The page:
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Cone Inc Ranks Top 100 Nonprofits by Brand Affinity over Financials

| Monday June 29th, 2009 | 0 Comments

cone nonprofit brand 100
Last week, Cone Inc., the leader in cause branding, research and innovation, in partnership with Intangible Business, unveiled their latest study,”‘The Nonprofit Power Brand 100,” marking a departure from more traditional financially-valuated rankings. This first-of-its-kind research explores the unique relationship between nonprofit brand image and financial performance, and revealed that some organizations may be leaving millions of dollars in potential unearned revenue on the table. This proprietary new brand valuation is aimed at providing nonprofits with the information – and inspiration – they need to make their brands work harder.
“Through this valuation, we want to help nonprofits better understand how to protect and evolve their brands to generate as much revenue as possible,” says Alison DaSilva, Executive Vice President of Knowledge Leadership and Insights at Cone. “Valuing their brands gives them a license to demonstrate to companies and other partners that there is an established and justified cost to aligning with their organization.”


Brands were valued based on five years of consolidated financial data and a nationally representative consumer perception survey, designed to quantify brand affinity through a mix of qualitative and quantitative metrics. The Top 10 are as follows with high profile organizations like YMCA, American Cancer Society and Habitat for Humanity not surprisingly topping the list:

nonprofit top 10

One would expect to see most of these brands ranked high as they have the strongest market penetration, and also have some of the greatest longevity among most charities out there. They’ve also done quite a bit of their own promotion apart from co-branded cause marketing types of campaigns.
The study also revealed some surprising trends:

  • A majority of the environmental/animal-related nonprofits ranked in the bottom half of the list and had similarly low brand rankings; however, environmental organizations also have the highest growth spikes in revenue of all nonprofits studied
  • The largest nonprofit sector is international needs, which accounts for 30 percent of the 100 organizations ranked; however, consumers consider this sector to be the least familiar and least relevant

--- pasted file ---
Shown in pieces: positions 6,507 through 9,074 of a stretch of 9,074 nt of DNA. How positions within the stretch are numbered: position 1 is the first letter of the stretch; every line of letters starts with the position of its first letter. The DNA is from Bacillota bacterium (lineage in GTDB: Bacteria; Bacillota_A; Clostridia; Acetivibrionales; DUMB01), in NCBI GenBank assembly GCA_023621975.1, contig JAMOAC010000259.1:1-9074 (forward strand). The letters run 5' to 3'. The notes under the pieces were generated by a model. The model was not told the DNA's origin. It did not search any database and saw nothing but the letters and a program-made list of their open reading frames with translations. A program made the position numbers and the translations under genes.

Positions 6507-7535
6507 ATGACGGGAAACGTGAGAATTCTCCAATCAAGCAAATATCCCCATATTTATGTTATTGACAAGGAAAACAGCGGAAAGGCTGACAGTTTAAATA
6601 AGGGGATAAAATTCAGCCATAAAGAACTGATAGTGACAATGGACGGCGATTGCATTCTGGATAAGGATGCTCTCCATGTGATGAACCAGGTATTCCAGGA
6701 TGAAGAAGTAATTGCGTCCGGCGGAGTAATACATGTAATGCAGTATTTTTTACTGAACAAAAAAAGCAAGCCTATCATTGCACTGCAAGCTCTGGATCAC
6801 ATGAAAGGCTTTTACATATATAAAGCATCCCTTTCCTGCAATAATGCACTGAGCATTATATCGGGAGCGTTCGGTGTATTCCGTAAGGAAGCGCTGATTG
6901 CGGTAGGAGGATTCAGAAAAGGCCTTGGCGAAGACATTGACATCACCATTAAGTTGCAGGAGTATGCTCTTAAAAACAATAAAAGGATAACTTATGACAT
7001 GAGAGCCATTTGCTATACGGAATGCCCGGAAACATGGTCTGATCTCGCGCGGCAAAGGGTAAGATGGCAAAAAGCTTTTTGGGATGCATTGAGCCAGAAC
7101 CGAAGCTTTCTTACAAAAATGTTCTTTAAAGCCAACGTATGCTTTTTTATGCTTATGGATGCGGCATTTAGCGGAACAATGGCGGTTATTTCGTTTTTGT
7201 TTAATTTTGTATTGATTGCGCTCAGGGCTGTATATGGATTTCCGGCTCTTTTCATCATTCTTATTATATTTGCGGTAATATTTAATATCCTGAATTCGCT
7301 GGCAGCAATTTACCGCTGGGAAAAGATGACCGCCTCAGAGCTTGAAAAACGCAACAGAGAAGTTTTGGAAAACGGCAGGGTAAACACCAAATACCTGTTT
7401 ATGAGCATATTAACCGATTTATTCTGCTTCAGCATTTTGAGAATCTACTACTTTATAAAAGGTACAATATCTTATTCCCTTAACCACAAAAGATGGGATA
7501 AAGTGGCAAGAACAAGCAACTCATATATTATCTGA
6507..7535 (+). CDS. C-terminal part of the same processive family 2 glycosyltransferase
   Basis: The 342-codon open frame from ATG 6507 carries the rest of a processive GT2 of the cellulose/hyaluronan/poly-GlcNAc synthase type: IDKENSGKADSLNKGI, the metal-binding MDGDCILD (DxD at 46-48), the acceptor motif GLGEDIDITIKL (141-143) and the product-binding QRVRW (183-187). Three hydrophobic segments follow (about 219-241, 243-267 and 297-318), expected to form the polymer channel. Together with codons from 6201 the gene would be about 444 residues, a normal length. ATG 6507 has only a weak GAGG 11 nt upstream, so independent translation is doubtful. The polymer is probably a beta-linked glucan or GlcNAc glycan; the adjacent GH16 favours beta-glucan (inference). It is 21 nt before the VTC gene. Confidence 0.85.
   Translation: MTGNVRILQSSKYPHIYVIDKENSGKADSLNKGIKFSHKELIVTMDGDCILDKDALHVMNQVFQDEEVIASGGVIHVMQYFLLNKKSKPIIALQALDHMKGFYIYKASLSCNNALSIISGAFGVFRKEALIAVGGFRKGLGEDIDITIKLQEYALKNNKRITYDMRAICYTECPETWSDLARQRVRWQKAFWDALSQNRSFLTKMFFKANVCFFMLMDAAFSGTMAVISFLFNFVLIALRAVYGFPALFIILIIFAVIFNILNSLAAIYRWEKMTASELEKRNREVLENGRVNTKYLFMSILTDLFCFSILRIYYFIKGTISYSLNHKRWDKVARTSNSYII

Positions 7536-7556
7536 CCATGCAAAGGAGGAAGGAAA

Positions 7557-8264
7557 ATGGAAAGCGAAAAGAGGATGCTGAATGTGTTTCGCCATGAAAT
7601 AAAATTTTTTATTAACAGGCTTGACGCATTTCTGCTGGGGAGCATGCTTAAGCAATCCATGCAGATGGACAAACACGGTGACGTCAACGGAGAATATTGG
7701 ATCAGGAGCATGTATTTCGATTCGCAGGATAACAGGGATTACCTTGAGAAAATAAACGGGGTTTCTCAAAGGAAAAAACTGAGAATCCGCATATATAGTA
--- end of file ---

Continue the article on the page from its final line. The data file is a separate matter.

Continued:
• The health and education/youth sectors are the most familiar and most relevant to consumers, yet many disease-specific nonprofits clustered indistinctly toward the center of the ranking
  • Health nonprofits are also the most likely to generate revenue from special events earning more than $1.8 billion from events alone

Why does any of this matter, and what does it mean for cause marketers?

The most important fact this research uncovered is that today’s conscious consumer is more aware of causes, social and environmental issues than ever before. While they may not be able to recall brand names as well as high profile charities, simply understanding they exist, and that there are organizations in place to help them, is an important first step toward motivating action. The point is that consumers want to do good, but don’t know where to begin, or to whom they should donate their time or money.
This is where cause marketing comes in. As I’ve ranted communicated in the past, cause marketing is not about attaching your brand to a flavor-of-the-month charity to benefit your own selfish needs of spiking sales while attempting to appear philanthropically motivated. It is about using your brand equity to generate exposure for the cause, and facilitate awareness and action among your customers in helping that cause. Sure, you get the added benefits of increased transactions and brand recognition as a socially conscious company, but the cause should always be center stage.
Why am I reinforcing this in such detail? Because this report is the harbinger of the change that is possible by forming authentic, relevant alliances with charities in need. Cause marketing is a partnership, aligned under a joint mission, and the Nonprofit 100 could serve as a vehicle for identifying and connecting with like-minded entities who will both benefit from the relationship. Those nonprofits at the bottom of the list need brand partners to champion them and help their causes resonate with consumers. Just as the study seeks to highlight, affinity doesn’t hinge on financial statements alone, but a well strategized cause marketing effort will positively enhance the brand, the cause and the bottom line.


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